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A Letter

Today I felt like writing…I am so incredibly inspired by the women at the Women of Color in Technology STEM Conference​ 2019

So this is :
A letter to my Soror’s daughterA letter to my younger self
A letter to every minority in STEM

“As you enter positions of trust and power, dream a little before you think.”
Toni Morrison

Though a woman in STEM, I’ve always connected to the beauty in art and creativity. I was (and still am) an avid reader. Somewhere in the middle of high school , I became disenchanted with reading. All of the faces, all of the stories, all of the experiences I encountered in books were so far away from my own. It was in my junior year that I first read Toni Morrison. I discovered that great art could be created by and feature black women. I began reading Ntozake Shange late in my life, but when I discovered her writings, I found myself. I begin celebrating the beauty in my skin, the strength and lessons in my pain- I began connecting to other women around me through shared experiences.

What does this have to do with my professional journey ? Why did I go down this rabbit hole?

Because it’s important to understand that as a woman in STEM, you will feel alone. You will often be one of few women in the classroom. You will stick out in the sea of computer programmers and physicists. You’ll be the only one who wears skirts and high heels. People will mistake your choice in makeup and style as youth, and lack of seriousness. The men in your office will walk faster than you to meetings and you will huff and puff to keep up. They will ask you to take notes and mistake you for the admin. Your tone will be described as whiny, and any emotion you have will be “too much”. You will have trouble finding a mentor that looks like you or connects to your experiences.

“Where there is a woman there is magic.”
~Ntozake Shange

You will feel alone. BUT, you are not! Understand that you are standing on the foundations built by Katherine Johnson, Mae Jemison, Annie Easley and Marie Maynard Daly. The modern contributions of Latanya Sweeney , Angela Benton, Lisa Jackson, and Timnit Gebru continue to revolutionize the world as we see it! You will walk through the hallways of work and smile brightly when you find your own- and that sister will smile back. You will get those promotions at work because you have studied harder and worked longer. You’ve stayed up late reciting lines to your presentation until it was just right. You will not take anything for granted, and will stay prepared to take advantage of any opportunity presented. You will still have rough days and some anxiety, but you will discover you are resilient and full of #blackgirlmagic . You will seek out not just mentors, but advocates who will speak up for you when opportunities present themselves. You will spend each summer dedicated to perfecting and studying your craft, falling deeper in love with your work. You will read every book on all of those powerful women who came before you and channel their strength in every scary presentation. You are never alone because your sisters in STEM will be right beside you. You can find them at conferences, in virtual group chats and in your classrooms.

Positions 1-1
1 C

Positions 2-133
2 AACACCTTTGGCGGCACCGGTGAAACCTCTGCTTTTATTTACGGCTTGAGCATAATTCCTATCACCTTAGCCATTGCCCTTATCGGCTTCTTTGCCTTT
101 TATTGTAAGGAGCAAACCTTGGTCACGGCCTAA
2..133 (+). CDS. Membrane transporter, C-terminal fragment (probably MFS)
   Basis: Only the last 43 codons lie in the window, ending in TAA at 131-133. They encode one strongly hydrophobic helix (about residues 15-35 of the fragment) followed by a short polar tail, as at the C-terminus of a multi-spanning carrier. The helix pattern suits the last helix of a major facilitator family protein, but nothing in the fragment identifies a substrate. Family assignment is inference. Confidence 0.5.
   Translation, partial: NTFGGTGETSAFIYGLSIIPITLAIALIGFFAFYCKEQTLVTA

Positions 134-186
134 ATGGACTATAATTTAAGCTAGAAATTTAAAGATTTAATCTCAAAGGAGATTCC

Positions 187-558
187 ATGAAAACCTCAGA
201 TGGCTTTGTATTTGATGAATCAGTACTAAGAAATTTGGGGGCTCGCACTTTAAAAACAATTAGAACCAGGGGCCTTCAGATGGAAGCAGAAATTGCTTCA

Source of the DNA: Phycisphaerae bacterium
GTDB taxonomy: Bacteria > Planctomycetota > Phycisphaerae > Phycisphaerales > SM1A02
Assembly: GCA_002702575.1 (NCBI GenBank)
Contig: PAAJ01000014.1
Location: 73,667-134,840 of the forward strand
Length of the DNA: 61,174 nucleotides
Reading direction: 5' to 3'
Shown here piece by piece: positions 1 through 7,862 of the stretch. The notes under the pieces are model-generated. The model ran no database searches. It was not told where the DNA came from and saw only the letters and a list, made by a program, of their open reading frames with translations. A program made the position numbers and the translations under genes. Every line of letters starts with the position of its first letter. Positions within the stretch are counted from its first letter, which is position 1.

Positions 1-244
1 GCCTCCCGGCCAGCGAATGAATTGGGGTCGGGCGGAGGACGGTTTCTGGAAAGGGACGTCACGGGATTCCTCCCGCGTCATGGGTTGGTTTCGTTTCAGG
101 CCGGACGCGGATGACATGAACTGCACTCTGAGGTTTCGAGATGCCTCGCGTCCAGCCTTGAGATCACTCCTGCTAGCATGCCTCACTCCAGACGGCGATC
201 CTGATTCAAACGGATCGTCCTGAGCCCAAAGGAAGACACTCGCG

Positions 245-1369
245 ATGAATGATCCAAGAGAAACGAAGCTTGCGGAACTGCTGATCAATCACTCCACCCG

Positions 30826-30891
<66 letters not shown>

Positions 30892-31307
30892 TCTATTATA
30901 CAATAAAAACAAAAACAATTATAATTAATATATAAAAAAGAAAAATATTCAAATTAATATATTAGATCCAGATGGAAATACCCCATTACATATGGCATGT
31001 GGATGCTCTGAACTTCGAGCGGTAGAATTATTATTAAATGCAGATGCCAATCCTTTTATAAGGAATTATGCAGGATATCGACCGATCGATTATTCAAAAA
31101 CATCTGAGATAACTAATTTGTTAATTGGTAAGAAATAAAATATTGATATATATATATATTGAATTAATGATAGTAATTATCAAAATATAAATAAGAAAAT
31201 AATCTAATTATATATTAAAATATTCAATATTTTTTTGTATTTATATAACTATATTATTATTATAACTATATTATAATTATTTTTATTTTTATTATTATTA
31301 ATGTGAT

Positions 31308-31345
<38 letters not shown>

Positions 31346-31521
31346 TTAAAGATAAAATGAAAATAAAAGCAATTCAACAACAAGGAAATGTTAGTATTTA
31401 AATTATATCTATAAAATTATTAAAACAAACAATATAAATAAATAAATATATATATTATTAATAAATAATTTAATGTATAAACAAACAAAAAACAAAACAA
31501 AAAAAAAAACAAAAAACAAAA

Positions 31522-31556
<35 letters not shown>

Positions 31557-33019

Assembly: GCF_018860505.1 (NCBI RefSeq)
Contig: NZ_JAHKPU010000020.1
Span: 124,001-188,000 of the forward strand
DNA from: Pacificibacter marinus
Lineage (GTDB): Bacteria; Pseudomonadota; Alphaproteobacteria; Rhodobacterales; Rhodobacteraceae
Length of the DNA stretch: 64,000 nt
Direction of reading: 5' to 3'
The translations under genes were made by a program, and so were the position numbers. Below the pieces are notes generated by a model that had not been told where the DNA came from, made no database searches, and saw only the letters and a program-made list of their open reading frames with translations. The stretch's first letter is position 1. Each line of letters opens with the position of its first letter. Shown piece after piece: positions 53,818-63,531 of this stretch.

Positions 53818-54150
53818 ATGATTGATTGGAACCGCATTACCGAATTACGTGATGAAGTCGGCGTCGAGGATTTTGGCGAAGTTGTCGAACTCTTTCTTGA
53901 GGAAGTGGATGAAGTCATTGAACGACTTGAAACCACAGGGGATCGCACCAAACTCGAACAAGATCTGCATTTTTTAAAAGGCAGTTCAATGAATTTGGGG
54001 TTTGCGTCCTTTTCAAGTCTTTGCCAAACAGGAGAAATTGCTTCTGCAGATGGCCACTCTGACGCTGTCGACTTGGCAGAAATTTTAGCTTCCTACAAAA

So don’t be afraid when you walk into the robotics competitions, or AP Calc. Don’t change your classes because it’s hard finding a study partner. You will find your team. And when you walk across that stage, or accept your first award, or break the curve – they will ask you how you did it. They will wonder why your head isn’t bowed in fear or shame, or why your eyes are filled with fire and passion. They will look for your inner mystery and wonder where the secret of your success lies. And you’ll say:

“It’s in the click of my heels,
The bend of my hair,
the palm of my hand,
The need for my care.
’Cause I’m a woman
Phenomenally.
Phenomenal woman,
That’s me.” ~Maya Angelou

#woc #thisiswhatanengineerlookslike #keeppressingforprogress #stemisagirlthing

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